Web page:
The pressure is getting to him. Adam stops talking to his friends back home, refuses to meet kids at his new school, and shuts his parents out entirely. His days are spent wondering if can cope with having a dead man’s heart beating inside his chest, or if he should surrender to the thoughts of suicide swirling around in his head.

And then a donor is found…

Outspoken artist Darby Fox rarely lets anything stand in her way of achieving her goals . Whether it’s painting, ignoring her homework (dyslexia makes a mess out of words anyway), kissing a hot boy she doesn’t even know, or taking the head cheerleader down a peg , no one has ever accused Darby of being a shy. She also happens to be the twin sister to a perfect brother with good looks, good grades, manners, and the approval of their parents – something Darby has never had.

Darby’s always had bad timing . She picks the worst time to argue with her brother Daniel. In a car with bald tires, on an icy road in the freezing cold, the unthinkable happens. In a split-second, everything changes forever.

My Review:

3 Stars for this contemporary YA romance.

Adam is a 16 y/o Londoner living in New York. His family had relocated to the US because Adam has an unspecified heart condition that is worsening to the point that he’s too sick in general, but not sick enough to be prioritized on the heart transplant list. He lives in some upstate NY town that has a really great heart transplant team…wherever that is. Adam is severely conflicted about his condition. He sees the struggles his parents are enduring, and hates witnessing their suffering on his behalf. As his heart function precipitously declines and he’s hospitalized, he has no faith that he’ll receive a donor heart in time, and wonders if he even deserves to get one. He’s just a kid, and has no outstanding qualities. His manipulative counselor, Dr. Shaw, believes Adam is depressed, and strongly hints that he’s suicidal. It’s borderline abusive, and I had serious problems with Dr. Shaw’s ethics and actions throughout the book.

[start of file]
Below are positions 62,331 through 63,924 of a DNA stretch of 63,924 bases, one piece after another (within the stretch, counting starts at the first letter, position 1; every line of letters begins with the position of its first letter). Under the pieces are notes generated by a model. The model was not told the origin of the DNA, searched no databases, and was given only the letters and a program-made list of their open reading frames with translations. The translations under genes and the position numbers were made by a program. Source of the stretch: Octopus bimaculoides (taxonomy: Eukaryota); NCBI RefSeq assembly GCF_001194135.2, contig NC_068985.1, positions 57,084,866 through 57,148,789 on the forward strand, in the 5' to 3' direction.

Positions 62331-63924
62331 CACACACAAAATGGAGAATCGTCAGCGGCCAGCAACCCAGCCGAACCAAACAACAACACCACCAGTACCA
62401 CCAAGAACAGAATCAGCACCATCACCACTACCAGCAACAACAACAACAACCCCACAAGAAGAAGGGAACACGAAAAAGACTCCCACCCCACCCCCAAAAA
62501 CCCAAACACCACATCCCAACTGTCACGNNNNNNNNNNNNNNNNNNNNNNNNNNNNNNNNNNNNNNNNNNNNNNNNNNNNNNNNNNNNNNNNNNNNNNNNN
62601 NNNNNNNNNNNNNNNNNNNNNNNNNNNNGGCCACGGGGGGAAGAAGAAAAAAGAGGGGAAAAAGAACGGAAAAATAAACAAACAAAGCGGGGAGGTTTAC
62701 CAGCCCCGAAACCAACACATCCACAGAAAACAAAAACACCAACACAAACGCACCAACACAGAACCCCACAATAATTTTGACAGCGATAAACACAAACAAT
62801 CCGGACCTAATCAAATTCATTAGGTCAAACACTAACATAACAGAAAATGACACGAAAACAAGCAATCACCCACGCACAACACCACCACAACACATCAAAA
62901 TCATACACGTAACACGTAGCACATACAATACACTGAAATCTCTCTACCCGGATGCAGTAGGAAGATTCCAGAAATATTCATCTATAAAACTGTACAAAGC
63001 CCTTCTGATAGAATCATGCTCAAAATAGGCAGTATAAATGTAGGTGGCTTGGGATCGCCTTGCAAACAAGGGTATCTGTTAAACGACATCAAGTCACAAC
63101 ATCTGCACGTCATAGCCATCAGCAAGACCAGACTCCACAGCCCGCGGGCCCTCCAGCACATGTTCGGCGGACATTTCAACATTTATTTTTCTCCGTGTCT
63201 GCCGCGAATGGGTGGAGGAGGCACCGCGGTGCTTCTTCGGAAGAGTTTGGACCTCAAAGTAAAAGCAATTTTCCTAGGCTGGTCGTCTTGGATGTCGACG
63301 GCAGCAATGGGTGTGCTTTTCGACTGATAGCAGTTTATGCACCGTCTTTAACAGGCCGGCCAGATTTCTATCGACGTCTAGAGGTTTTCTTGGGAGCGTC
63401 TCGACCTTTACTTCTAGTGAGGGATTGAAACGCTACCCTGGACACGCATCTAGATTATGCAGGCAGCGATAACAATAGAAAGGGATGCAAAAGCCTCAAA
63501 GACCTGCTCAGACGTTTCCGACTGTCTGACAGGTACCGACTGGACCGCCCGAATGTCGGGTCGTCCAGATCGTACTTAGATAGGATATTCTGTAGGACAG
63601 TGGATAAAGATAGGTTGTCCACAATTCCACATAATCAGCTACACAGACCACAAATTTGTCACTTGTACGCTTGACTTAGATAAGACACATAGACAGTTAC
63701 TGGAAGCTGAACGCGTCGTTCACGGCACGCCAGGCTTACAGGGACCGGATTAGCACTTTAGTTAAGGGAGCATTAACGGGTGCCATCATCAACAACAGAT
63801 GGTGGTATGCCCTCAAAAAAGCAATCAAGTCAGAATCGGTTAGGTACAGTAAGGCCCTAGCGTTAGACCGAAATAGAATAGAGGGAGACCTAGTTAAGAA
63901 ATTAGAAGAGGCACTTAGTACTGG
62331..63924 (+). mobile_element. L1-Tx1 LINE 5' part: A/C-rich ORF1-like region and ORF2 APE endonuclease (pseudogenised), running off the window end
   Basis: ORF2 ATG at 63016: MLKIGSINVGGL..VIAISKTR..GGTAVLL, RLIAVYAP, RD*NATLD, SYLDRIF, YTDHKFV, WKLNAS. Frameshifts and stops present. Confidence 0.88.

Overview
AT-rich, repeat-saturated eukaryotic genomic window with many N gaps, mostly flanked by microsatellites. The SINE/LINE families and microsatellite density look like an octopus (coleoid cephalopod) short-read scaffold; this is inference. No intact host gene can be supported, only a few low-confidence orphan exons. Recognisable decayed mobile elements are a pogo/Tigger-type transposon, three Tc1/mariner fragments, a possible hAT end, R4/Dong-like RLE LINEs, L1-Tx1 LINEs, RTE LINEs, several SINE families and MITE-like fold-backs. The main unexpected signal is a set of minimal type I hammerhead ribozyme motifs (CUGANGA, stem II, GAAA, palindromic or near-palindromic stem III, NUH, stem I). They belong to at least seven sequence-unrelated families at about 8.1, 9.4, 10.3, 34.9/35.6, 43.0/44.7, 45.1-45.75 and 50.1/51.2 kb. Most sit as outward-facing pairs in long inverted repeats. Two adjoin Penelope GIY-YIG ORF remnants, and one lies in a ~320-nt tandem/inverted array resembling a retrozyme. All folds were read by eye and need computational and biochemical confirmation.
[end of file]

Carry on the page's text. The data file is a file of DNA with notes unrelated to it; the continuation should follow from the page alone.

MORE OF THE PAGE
Daniel and Darby Fox are fraternal twins. While Darby is a talented artist, she struggles with school due to severe dyslexia. She’s also an impulse free spirit. Daniel is a stellar student and champion athlete. Darby feels their parents favor Daniel in everything, though she dearly loves Daniel. He’s a great guy. The blurb already tells readers that Daniel dies and Adam gets his heart. It’s really sad. I agree.

Adam and Darby meet in the hospital and hit it off. Darby was severely injured in the car wreck that killed Daniel. Adam is currently recovering from his transplant. Neither really wants to discuss their medical issues–Adam is still conflicted, and not sure how to handle the physical issues he’s now experiencing. A racing heart was a sign of trouble–now he’s being tested with all sorts of exercise, and he’s getting panic attacks. Dr. Shaw’s manipulating him, and her new medications for his depression and anxiety are freaking him out. He can’t discuss his fears with his parents, as they think he’s as suicidal and Dr. Shaw says. Darby is a breath of fresh air, but Dr. Shaw does some completely unethical things that keep them apart.

I think I’d have liked this story a whole lot more without Dr. Shaw. As a person who has worked in the medical field a long time, I understand that the machinations in this book would be enough to get a physician severely reprimanded, if not have her license disciplined or revoked. It created a whole lot of unnecessary drama, in a story that was already rife with conflict and complications.